Chronicles the crimes of a band of desperados, with a particular focus on one, “the kid,” a boy of fourteen.
"The fulfilled renown of Moby-Dick and of As I Lay Dying is augmented by Blood Meridian, since Cormac McCarthy
is the worthy disciple both of Melville and Faulkner," writes esteemed literary scholar Harold Bloom in his Introduction to the Modern Library edition. "I venture that no other living American novelist, not even Pynchon, has given us a book as strong and memorable."
's masterwork, Blood Meridian, chronicles the brutal world of the Texas-Mexico borderlands in the mid-nineteenth century. Its wounded hero, the teenage Kid, must confront the extraordinary violence of the Glanton gang, a murderous cadre on an official mission to scalp Indians and sell those scalps. Loosely based on fact, the novel represents a genius vision of the historical West, one so fiercely realized that since its initial publication in 1985 the canon of American literature has welcomed Blood Meridian to its shelf.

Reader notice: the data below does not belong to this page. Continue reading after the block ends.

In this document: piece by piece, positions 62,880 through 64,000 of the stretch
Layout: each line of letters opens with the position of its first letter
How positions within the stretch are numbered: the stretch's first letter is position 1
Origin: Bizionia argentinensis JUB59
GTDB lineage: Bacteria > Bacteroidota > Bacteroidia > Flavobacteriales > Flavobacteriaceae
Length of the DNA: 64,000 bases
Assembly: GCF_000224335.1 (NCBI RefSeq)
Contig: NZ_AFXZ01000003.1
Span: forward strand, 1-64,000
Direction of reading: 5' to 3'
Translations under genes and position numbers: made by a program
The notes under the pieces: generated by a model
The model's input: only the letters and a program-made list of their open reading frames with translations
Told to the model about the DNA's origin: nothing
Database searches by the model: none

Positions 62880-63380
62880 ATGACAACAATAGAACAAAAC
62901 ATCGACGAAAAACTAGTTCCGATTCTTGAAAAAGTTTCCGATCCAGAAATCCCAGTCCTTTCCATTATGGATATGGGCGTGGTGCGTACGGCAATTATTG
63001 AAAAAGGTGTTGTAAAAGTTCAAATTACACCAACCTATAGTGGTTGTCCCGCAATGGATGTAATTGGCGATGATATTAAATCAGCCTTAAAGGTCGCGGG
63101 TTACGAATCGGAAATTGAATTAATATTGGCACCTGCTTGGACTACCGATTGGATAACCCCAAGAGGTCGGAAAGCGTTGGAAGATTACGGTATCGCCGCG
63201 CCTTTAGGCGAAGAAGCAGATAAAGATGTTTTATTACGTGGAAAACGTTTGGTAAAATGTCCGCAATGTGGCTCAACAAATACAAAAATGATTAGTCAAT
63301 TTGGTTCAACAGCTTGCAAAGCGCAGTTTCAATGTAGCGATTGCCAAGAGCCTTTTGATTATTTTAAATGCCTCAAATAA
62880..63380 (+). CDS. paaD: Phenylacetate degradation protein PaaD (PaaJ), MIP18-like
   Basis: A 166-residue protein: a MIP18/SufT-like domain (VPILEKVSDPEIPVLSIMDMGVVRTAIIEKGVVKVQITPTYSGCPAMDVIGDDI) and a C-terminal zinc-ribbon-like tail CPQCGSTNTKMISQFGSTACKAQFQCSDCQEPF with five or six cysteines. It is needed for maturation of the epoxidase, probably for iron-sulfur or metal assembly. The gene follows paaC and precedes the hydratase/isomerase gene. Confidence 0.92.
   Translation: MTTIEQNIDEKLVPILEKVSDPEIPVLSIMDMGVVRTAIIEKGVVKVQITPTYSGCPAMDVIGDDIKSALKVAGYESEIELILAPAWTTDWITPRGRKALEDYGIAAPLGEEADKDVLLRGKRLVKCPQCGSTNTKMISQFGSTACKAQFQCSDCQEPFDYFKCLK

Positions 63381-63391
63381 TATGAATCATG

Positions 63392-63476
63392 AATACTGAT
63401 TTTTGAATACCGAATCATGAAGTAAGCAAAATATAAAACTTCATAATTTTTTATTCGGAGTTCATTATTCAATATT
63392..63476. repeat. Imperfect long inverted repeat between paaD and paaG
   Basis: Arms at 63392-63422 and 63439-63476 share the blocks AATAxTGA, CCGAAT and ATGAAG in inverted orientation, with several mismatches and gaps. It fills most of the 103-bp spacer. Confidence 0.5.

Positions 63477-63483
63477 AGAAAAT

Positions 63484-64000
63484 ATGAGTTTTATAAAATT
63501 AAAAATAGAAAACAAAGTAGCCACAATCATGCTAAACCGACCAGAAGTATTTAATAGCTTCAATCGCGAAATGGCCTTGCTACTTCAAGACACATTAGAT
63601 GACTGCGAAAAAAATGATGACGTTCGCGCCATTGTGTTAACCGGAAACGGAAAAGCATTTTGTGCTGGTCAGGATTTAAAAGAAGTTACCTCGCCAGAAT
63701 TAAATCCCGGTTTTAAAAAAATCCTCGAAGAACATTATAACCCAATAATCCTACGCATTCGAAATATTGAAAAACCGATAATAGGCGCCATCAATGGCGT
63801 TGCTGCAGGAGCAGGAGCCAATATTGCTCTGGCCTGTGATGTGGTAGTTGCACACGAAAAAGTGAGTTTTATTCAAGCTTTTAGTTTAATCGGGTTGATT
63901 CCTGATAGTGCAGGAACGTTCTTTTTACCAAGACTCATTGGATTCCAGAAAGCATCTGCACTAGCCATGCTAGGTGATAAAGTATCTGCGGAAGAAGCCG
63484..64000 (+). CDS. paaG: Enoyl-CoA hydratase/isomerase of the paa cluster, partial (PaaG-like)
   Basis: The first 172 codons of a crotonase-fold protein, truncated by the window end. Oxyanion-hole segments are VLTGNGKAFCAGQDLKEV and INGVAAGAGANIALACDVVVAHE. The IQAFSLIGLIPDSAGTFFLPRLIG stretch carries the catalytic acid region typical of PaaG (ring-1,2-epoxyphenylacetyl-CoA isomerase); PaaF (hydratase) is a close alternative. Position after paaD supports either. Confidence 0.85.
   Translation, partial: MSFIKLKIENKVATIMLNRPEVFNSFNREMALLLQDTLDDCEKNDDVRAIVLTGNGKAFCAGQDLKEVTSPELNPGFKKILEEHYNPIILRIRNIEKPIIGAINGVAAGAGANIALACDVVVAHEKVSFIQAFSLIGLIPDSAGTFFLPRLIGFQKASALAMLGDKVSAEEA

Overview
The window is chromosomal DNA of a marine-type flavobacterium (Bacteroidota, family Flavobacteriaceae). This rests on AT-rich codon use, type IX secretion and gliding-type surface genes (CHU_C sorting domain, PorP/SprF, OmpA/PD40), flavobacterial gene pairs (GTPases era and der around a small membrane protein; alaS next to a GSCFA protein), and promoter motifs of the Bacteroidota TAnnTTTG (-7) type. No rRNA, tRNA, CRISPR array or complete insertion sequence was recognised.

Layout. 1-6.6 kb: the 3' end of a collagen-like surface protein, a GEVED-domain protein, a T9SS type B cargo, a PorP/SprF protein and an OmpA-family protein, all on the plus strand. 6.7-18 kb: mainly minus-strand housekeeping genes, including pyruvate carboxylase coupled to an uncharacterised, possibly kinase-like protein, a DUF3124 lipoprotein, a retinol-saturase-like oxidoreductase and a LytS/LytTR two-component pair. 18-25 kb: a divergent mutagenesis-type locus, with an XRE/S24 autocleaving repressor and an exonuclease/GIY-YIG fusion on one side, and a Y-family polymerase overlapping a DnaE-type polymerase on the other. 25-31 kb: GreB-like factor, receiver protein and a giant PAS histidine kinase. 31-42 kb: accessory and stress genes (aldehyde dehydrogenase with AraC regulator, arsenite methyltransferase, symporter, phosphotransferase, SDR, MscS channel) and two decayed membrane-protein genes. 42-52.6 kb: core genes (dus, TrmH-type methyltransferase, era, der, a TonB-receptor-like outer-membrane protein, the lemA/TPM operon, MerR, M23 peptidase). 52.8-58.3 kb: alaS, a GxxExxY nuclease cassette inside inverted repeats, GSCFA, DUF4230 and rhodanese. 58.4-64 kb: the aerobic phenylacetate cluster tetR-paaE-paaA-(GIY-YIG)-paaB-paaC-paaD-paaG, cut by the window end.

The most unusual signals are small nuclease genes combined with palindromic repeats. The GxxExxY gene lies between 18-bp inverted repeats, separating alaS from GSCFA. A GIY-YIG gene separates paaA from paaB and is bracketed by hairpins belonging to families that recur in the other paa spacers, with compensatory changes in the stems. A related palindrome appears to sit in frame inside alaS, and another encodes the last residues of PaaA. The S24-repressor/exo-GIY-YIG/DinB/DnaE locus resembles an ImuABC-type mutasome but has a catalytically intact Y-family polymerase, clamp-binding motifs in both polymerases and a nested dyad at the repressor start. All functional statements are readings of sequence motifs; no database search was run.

"A classic American novel of regeneration through violence," declares Michael Herr. "McCarthy can only be compared to our greatest writers."
National Book Award winner Cormac McCarthy
is the author of the bestsellers Border Trilogy: The Crossing, Cities of the Plain and All The Pretty Horses the latter of which was released on film in November 2000 which stared Brad Pitt.